What is in a name? Well, your family history for starters! Do you have one of the most common surnames in the book – Jones, Smith, or Hughes – or are you a smooth-talking Darcy, pompous Percy, Mandeville or Montgomery, I say Jeeves? Just a few surnames that have been around for some 27 generations.
There are about 45,000 different surnames, each with some history behind it. Researching your family tree may offer some interesting clues as to how, what and where your family started out and what part of the world, national or international, they hail from.
Before the Norman ConquestÂ Brits did not have hereditary surnames: communities were small and people were known to each other byÂ nicknamesÂ or, at a pinch, ‘Oi you’. However, the increase in population made it necessary to distinguish people further. After 1066, the Norman barons introduced surnames to England and the useful practice gradually spread. Thus, trades, nicknames, places of origin and fathersâ€™ namesÂ morphed intoÂ fixed surnames. If you are interested in the derivation of surnames and finding out more about your own, we have some books to help.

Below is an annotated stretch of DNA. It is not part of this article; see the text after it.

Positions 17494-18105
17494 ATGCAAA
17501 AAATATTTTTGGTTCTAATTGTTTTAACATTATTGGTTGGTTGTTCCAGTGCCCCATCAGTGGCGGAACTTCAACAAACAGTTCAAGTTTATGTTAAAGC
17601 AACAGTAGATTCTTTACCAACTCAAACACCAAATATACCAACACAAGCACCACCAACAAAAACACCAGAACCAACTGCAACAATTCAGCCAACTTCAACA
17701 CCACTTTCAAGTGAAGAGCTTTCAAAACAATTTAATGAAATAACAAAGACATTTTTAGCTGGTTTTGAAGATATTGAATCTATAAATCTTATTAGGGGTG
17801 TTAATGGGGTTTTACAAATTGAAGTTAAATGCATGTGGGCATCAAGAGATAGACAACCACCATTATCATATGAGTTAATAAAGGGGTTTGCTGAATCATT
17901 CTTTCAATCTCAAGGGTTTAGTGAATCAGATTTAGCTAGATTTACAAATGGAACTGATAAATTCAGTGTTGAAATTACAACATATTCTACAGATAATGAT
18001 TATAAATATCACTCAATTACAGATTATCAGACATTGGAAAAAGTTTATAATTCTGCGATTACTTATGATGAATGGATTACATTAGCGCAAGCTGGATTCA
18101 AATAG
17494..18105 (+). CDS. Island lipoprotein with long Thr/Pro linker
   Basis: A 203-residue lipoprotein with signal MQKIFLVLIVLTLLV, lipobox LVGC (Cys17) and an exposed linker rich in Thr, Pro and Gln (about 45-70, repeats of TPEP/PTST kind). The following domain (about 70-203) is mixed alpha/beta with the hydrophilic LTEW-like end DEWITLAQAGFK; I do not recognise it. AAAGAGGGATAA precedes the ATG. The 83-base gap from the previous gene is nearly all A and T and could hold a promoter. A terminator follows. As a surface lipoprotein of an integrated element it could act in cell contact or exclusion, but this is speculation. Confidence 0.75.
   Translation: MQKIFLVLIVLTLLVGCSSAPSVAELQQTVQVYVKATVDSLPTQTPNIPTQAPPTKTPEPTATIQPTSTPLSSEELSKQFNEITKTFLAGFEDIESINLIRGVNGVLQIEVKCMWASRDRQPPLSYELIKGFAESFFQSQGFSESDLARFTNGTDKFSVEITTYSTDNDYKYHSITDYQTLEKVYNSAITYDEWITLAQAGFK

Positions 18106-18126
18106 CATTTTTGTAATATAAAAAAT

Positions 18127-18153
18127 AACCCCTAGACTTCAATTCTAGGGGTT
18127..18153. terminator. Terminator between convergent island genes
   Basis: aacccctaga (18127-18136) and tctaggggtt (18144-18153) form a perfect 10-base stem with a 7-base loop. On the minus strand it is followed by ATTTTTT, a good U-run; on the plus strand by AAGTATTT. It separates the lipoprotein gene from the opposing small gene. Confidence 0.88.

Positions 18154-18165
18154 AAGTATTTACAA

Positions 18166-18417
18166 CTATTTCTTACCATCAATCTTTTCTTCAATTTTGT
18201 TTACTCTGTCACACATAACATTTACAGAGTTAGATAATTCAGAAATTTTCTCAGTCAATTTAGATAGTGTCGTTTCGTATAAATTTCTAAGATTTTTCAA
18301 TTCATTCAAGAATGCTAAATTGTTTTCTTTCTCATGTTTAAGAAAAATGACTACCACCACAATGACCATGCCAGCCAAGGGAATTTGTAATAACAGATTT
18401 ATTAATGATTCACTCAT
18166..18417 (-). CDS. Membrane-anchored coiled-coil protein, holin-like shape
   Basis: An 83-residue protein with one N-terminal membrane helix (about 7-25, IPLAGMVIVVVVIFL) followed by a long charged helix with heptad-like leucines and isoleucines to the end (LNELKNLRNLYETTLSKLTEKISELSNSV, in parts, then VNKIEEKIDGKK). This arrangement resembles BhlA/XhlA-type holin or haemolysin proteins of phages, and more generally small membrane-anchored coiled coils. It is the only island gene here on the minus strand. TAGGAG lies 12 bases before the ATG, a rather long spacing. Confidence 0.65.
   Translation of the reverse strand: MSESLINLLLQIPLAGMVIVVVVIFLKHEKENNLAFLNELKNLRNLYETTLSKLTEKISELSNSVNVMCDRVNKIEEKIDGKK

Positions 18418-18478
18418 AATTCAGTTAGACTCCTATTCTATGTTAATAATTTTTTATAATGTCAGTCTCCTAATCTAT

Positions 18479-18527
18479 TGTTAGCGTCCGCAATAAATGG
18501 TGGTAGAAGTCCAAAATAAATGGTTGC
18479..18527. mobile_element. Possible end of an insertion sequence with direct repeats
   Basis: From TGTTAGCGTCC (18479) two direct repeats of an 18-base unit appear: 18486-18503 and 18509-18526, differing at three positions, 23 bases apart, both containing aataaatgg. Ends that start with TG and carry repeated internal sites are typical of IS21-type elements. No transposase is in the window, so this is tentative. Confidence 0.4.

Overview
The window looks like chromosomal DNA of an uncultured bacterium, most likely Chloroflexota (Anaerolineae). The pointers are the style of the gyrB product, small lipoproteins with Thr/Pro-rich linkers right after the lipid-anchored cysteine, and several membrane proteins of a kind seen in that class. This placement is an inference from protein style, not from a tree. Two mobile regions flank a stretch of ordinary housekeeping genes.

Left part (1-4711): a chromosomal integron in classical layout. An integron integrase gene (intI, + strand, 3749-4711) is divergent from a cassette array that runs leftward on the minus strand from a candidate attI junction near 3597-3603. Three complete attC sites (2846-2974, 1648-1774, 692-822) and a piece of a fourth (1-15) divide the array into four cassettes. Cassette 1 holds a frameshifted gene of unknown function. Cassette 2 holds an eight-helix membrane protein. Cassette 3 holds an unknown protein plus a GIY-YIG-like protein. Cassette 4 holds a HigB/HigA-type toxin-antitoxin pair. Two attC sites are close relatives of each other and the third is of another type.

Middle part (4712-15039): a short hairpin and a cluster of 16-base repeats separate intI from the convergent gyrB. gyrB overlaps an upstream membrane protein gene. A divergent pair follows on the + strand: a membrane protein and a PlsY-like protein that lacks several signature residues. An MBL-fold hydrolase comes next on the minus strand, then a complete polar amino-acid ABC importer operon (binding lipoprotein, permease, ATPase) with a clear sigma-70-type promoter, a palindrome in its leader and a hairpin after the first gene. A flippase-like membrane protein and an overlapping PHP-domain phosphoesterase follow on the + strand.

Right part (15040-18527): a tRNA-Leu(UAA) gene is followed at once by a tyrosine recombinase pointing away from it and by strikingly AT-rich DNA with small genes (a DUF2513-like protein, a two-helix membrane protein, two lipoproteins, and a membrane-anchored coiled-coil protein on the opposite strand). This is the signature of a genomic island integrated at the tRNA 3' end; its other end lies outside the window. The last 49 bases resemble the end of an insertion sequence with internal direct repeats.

First up is ‘The Surname Detective‘, from the author of that indispensable guide ‘The Family Tree Detective‘. This guide provides the amateur genealogist or family historian with the skills to research the distribution and history of a surname viaÂ a sample of 100 names, many of them common,Â eachÂ mapped since the Domesday Book in 1086. Read more toÂ find out where namesakes live now, how they moved around the country through time, and how the name originated from a place name, a nickname or an occupation. The book finishes by showing how the distribution of surnames can be studied irrespective of the size of the surrounding population and reaches some interesting conclusions about which names are more reliable guides to migration since the 14th century. Continue reading »